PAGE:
Thursday, May 15, 2008

Vigilance & Vigilantes

Two men, each dealing with a foreign country. One is arrested but manages to send a text message, "arrested," the other, trying to enter the foreign country legally, is perhaps the victim of a problem in translation, resulting in detention.

The man sending the text message was out in 24 hours. The man lacking an interpreter is still held 10 days later.

The guy using his cell phone as a Get Out of Jail Free card is an American student arrested in Egypt. Using his cell phone enabled James Karl Buck to send text messages to his Twitter account. Twitter accepts text messages of up to 140 characters and can forward the messages to other cell phones while simultaneously making the message visible on the Twitter website. Buck's "arrested" was enough to alert his friends and start a series of interventions that seem to have produced his release 24 hours later.
On his way to the police station, Buck took out his cell phone and sent a message to his friends and contacts using the micro-blogging site Twitter.

The message only had one word. "Arrested."

Within seconds, colleagues in the United States and his blogger-friends in Egypt -- the same ones who had taught him the tool only a week earlier -- were alerted that he was being held.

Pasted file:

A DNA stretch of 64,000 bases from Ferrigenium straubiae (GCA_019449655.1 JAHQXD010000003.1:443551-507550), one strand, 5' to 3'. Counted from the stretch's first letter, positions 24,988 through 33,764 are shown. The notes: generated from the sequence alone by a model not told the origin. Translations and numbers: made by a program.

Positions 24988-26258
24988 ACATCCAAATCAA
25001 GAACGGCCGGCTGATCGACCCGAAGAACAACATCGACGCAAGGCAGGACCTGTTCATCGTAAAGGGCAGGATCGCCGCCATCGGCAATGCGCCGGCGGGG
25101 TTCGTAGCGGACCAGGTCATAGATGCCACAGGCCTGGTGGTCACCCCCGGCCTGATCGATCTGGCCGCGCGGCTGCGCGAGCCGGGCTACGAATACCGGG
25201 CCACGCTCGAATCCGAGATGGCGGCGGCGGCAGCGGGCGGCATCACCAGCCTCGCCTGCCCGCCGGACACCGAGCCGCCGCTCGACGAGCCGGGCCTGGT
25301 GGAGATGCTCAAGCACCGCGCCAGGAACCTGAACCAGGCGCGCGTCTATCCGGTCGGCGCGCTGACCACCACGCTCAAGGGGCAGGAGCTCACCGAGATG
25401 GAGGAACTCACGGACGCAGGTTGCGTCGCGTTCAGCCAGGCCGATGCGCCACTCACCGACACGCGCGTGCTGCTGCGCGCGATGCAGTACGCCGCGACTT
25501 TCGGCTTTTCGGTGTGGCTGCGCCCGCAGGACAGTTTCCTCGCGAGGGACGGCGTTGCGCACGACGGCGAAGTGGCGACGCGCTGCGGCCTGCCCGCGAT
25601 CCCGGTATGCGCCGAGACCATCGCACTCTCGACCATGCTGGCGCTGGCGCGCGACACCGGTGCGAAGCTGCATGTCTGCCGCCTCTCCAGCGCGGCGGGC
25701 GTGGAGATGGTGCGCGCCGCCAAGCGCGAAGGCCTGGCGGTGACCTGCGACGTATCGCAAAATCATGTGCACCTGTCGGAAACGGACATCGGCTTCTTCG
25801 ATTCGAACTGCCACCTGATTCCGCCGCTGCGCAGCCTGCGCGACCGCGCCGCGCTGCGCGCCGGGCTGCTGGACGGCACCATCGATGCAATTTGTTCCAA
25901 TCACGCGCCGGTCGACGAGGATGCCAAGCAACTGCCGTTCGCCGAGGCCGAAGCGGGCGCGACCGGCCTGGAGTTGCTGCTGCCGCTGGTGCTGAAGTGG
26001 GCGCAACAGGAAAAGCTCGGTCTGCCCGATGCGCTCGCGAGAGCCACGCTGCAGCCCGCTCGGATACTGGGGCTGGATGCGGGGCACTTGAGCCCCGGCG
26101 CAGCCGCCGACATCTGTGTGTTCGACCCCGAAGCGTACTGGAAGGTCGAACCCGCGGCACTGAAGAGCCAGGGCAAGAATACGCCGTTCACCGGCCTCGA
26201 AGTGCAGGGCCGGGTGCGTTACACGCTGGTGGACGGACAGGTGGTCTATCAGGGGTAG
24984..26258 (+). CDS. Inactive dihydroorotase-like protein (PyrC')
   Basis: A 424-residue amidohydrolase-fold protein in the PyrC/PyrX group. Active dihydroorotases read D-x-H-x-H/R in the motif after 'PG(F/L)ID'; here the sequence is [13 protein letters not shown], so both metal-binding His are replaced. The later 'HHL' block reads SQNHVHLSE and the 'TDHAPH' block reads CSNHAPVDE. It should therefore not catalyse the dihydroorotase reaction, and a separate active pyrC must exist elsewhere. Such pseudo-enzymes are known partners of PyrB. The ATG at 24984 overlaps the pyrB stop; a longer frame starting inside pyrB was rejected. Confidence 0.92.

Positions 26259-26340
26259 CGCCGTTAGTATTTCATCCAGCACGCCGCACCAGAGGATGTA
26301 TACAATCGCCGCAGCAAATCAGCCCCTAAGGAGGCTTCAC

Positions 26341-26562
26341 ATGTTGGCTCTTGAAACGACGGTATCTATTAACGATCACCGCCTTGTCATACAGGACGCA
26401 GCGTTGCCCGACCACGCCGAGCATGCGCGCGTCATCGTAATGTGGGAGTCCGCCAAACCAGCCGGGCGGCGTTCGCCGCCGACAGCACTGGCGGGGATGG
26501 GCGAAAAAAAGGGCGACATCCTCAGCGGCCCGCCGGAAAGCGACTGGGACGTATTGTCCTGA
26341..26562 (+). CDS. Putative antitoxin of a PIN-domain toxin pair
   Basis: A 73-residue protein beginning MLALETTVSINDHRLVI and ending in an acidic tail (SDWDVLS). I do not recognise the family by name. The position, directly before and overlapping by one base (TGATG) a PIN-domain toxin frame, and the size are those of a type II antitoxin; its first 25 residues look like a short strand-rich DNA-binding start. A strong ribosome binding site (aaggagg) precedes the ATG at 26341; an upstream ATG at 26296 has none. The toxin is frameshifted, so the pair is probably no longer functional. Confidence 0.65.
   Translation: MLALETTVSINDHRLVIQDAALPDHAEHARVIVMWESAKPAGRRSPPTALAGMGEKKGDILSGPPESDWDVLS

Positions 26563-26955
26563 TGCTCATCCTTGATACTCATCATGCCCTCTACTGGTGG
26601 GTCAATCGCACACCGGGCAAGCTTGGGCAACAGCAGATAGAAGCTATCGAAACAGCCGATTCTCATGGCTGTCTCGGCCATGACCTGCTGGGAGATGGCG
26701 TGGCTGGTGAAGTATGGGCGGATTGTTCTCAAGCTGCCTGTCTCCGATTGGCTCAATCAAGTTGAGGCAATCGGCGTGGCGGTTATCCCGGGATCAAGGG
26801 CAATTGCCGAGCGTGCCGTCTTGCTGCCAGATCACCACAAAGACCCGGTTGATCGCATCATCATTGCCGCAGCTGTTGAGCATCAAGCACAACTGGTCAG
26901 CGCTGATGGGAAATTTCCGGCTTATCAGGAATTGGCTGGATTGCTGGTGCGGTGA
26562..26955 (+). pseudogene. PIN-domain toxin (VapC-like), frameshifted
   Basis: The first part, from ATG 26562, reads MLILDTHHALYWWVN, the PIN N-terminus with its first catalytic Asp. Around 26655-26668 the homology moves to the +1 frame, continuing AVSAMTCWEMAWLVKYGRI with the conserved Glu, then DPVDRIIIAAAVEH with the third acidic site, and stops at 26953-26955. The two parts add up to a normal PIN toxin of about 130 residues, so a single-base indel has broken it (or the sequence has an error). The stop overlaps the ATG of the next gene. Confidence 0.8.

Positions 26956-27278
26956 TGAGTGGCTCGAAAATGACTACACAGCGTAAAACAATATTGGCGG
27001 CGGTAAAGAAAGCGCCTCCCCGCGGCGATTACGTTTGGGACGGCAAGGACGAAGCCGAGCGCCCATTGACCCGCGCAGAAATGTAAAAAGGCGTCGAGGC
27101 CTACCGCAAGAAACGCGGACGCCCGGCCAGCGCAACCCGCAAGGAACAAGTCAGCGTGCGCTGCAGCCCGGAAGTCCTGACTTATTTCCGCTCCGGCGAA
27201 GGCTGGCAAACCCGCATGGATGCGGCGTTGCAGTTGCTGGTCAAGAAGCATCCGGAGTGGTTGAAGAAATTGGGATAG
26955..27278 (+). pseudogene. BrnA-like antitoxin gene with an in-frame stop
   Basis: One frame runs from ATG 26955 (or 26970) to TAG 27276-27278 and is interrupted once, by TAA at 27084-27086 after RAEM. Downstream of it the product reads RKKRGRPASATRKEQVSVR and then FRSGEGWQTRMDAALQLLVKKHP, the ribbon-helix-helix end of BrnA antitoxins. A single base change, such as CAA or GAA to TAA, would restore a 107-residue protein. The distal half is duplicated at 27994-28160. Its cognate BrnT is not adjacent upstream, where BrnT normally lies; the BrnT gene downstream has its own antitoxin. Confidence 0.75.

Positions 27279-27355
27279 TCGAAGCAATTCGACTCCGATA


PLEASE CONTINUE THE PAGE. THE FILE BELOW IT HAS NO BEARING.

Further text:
The other poor sod is an Italian with "fractured English" trying to visit his American girlfriend. The ICE guys at Dulles International Airport thought Domenico Salerno had expressed fear of being killed if he returned to Italy and wanted political asylum. (Asylum? From Italy?) Despite being within shouting distance of his girlfriend at the airport and the efforts of Senator John Warner. Mr. Salerno remains in Federal custody, and is obviously handling this poorly, “He’s just really scared,” Ms. Cooper said in an interview last Thursday. “He asked me if Virginia has the death penalty.”

Neither of these detentions seem to be reasonable, in light of known facts. I do, though, find it embarrassing that Egypt, fercryin'outloud, is quicker to release people than the "land of the free and home of the brave."

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